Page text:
What advice do you have for children’s fantasy writers?
I think the key is to be as original and as inventive as possible. Explore regions or time periods that no one has thought to explore before. Consider mixing genres in the way that Libba Bray (author interview) recently mixed a Victorian period novel with fantasy elements.
What are your favorites of the recently published fantasy titles for children and why?
Some recent favorites include Shannon Hale‘s The Goose Girl (Bloomsbury, 2003)(excerpt), which I absolutely adored. I thought The Bartimaeus Trilogy by Jonathan Stroud was smart, funny and remarkably complex and inventive. Garth Nix‘s Abhorsen Trilogy, with its blend of fantasy and horror, is something I think I would have loved as a kid. Philip Pullman‘s His Dark Materials hooked me from the first line. My friend Anne Ursu just published a book called The Shadow Thieves (Atheneum, 2006)(excerpt), the first in a trilogy, which is an amazingly funny, Greek-myth inspired adventure. I love Libba Bray’s work. And of course Neil Gaiman’s.
I look forward to your YA debut this fall with Good Girls (HarperCollins, September 2006). What was the initial inspiration behind that story?
It was weird. I was again between novels, trying to think of what I might work on next. I had this sci-fi-ish inspired idea that I was really excited about, but then I started noticing something. That sex was everywhere. Okay, I knew it was everywhere, but all of a sudden it seemed, literally, EVERYWHERE. I’m addicted to cop shows, and I couldn’t watch one without hearing/seeing some lurid sex crime described in unnecessarily graphic detail. Song lyrics and music videos really started to bug me. MTV had a show about plastic surgery that usually featured confused young women who wanted lipo and breast implants to a) please sullen ex-boyfriends, b) pose in “Playboy” or c) become strippers. And don’t get me started on Paris Hilton and Maxim and the ads for “Girls Gone Wild” videos. Even the spam I was getting got more and more ridiculous. (No, Rosilly D. Matriculating, I really don’t want to increase my sperm volume, thanks).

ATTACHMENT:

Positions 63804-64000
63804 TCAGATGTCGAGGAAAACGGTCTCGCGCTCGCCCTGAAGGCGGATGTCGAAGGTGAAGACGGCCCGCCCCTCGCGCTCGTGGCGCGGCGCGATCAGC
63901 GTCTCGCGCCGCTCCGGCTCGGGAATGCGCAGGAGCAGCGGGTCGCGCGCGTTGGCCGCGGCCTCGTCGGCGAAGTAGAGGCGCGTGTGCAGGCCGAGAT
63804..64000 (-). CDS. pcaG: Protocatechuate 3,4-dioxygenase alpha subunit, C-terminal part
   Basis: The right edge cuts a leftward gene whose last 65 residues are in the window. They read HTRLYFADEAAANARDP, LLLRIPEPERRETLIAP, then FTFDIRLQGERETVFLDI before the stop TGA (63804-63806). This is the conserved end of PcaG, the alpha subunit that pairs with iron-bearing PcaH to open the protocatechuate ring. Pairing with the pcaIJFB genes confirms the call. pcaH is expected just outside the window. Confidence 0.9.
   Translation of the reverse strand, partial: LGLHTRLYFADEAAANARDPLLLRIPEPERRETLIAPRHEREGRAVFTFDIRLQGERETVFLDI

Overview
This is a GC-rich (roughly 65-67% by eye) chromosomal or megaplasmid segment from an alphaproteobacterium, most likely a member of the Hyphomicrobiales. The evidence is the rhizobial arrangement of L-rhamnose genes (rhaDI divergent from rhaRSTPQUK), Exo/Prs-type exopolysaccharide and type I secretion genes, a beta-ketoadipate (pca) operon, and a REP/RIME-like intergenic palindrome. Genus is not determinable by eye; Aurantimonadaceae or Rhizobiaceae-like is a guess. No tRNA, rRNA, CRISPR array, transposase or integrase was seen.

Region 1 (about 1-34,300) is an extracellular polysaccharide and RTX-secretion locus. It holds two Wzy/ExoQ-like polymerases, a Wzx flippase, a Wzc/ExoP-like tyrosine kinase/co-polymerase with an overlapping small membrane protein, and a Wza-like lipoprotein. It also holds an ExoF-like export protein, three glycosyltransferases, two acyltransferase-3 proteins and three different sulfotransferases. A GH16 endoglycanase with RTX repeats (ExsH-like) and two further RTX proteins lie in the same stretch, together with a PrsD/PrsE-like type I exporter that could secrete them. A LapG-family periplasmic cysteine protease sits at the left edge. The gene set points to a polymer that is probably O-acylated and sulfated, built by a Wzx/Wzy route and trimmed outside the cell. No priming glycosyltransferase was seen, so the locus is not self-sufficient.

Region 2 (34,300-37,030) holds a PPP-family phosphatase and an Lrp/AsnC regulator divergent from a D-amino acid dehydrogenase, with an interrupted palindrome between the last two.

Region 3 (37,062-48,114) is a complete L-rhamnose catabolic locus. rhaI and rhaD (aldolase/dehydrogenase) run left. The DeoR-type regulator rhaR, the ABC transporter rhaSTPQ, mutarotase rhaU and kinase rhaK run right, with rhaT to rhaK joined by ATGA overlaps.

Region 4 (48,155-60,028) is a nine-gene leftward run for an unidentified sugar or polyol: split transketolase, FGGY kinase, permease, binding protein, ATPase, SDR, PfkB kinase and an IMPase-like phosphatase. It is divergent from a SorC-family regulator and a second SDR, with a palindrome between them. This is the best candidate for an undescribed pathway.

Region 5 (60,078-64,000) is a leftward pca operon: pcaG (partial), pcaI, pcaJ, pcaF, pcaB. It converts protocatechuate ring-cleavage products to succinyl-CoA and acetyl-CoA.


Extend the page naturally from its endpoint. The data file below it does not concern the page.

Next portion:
Honestly, it felt like an onslaught and I just didn’t get it. Why did all these young (and not so young) women seemed to think that objectifying themselves the most public way possible was somehow the road to liberation and/or the only way to relate to men? And with all the technology available–digital cameras, the Internet, etc.–I thought it was only a matter of time when teens would start imitating what they were seeing. That they would start taking their own porn photos and videos and pasting them on the Internet. I wondered what would happen if a compromising photo of a nice, normal teenaged girl was sent via email accounts and camera phones. How would everyone react? And what would a “good” girl do?
I tried playing with the idea for a bit, but it wasn’t working for me and I set it aside. A couple of months later, my stepdaughter came home from school upset. Some kid was spreading rumors about her, and she didn’t know how to handle it. All of a sudden, I was furious. Not because things had changed so much since I was a teen, but because they had changed so little.